Yash Raj Films Pvt. Ltd
Sri Sai Ganesh Productions & Ors
Plaintiff- Yash Raj Films Pvt. Ltd
Defendant- Sri Sai Ganesh Productions & Ors
Decided On: 8.07.2019
Section 2(f), Section 13(3)(a), Section 13(1)(b), Section 14(d)(i)
- MRF Limited vs. METRO Tyres Limited on July 01, 2019
- R.G Anand vs M/S. Delux Films & Ors on 18 August, 1978
- Yash Raj Films (YRF), a renowned production house and the plaintiff in this matter, is the producer of the Bollywood film, Band Baja Baarat which was released on December 10, 2010 in India and other countries. The Plaintiff holds copyright in various original works in this film, including but not limited to the storyline, dialogues, theme, concept, plot, script, music, lyrics and character sketches.
- YRF even proclaimed through a public notice in May 2011 that it had not sold the copyrights of the film to any third party and was the sole owners of the same.
- Around December 2011, the Plaintiff came to know that Sri Sai Ganesh Productions, one of the defendants in this case, intended to remake the film in Telegu. The plaintiff sent two cease and desist notices to the defendants, one in January 2012 and the other in April 2012 but received no response.
- Subsequently, the defendants released a trailer, following, the Plaintiff issued the Third Legal Notice requesting a copy of the Impugned Movie and the Script before the release of the Impugned Movie. The defendants did not respond to the third notice either, and instead released the film titled Jabardasth in February 2013.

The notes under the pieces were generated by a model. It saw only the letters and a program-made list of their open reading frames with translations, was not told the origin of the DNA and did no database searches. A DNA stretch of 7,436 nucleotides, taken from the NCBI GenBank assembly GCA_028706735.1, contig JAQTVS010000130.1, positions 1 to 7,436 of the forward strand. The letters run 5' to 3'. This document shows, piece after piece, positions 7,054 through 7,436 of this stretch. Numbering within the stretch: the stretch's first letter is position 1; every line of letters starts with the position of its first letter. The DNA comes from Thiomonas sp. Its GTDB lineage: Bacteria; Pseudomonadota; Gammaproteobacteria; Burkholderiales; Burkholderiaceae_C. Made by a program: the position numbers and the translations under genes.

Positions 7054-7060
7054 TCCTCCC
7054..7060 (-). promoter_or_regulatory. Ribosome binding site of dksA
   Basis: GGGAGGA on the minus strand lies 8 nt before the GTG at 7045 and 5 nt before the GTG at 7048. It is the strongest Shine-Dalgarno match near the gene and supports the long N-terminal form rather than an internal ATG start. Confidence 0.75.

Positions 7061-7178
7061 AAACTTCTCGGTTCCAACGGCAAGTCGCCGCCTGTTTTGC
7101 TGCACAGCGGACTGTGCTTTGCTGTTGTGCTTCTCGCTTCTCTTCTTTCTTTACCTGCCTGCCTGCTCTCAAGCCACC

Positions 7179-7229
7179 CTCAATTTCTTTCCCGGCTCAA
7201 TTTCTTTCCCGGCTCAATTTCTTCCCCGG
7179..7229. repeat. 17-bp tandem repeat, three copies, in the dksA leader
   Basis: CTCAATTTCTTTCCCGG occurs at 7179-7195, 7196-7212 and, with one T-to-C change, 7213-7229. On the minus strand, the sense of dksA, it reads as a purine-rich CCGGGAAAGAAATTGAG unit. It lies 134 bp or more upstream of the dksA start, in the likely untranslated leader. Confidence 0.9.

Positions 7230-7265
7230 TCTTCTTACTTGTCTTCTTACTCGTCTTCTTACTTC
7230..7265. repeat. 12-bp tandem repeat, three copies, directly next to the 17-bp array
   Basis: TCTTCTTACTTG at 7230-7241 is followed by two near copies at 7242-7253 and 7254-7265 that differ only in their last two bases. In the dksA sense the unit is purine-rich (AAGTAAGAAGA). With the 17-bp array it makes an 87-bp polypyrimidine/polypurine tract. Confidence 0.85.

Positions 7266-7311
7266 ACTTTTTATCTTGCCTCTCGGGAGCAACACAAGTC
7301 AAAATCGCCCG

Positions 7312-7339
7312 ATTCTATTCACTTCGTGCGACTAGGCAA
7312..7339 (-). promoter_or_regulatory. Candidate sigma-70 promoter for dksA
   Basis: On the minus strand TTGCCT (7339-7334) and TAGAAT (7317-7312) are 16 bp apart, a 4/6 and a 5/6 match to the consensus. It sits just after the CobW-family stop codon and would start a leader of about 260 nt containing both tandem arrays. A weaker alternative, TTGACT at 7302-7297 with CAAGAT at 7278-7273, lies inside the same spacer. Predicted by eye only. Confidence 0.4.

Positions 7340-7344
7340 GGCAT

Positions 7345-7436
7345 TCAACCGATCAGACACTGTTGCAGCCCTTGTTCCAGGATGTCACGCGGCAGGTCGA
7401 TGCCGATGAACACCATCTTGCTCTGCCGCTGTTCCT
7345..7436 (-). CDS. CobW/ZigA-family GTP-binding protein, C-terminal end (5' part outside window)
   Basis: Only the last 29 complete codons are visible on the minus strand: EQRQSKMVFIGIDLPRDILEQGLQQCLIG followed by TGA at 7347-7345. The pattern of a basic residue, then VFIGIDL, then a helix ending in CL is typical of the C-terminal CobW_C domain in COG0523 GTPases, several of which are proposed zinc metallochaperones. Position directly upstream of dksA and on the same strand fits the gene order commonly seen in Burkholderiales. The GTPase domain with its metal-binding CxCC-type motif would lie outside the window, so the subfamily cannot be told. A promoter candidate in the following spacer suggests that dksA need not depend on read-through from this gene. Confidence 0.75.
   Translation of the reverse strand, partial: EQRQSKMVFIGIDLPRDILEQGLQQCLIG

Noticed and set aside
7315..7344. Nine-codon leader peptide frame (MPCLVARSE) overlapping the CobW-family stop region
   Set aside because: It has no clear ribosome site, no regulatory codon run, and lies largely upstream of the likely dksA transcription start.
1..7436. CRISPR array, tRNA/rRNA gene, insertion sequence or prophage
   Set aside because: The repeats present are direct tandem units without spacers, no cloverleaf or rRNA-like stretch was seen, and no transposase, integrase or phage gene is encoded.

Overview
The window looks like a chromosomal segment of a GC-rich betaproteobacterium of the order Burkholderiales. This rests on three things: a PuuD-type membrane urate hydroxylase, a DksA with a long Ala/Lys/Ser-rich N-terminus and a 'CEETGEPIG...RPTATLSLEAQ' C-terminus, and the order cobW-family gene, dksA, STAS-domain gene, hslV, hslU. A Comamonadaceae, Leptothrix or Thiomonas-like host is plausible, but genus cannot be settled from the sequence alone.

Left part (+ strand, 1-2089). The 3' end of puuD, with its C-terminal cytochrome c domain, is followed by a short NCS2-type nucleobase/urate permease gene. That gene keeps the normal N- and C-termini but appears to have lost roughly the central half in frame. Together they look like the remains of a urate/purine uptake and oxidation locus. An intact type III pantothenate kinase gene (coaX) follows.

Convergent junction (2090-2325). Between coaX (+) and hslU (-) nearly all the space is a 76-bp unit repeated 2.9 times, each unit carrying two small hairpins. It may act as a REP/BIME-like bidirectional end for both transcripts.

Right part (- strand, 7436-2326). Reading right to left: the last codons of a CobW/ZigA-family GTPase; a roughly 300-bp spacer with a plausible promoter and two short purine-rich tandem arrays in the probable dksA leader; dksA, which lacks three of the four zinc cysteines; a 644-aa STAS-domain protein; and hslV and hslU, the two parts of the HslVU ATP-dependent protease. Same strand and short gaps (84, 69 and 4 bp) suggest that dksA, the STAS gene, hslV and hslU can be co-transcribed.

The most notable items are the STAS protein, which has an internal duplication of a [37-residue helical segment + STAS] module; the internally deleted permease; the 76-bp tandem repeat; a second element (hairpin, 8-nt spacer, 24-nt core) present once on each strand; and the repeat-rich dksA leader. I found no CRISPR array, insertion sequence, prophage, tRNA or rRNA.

- The defendants had also sold their rights to a Tamil production house for its remake, which was to be released in April 2013. Subsequently, the plaintiff filed a copyright infringement suit against the Sri Sai Ganesh Productions, the director and the distributor of the Telegu film (collectively referred as the ‘defendants’) for blatantly copying the plot, theme and character-sketch of their movie.
Contentions by Parties:-
- They contented that the manner in which the plot unfolded, and the treatment as well as expression given to the theme in the plaintiff’s Film had been blatantly copied in the impugned film.
- They also submitted that the similarities between the Plaintiff’s Film and the defendants‟ film were substantial and material in terms of theme, concept, plot, character sketches, story, script, form and expression etc. which amounted to copyright infringement.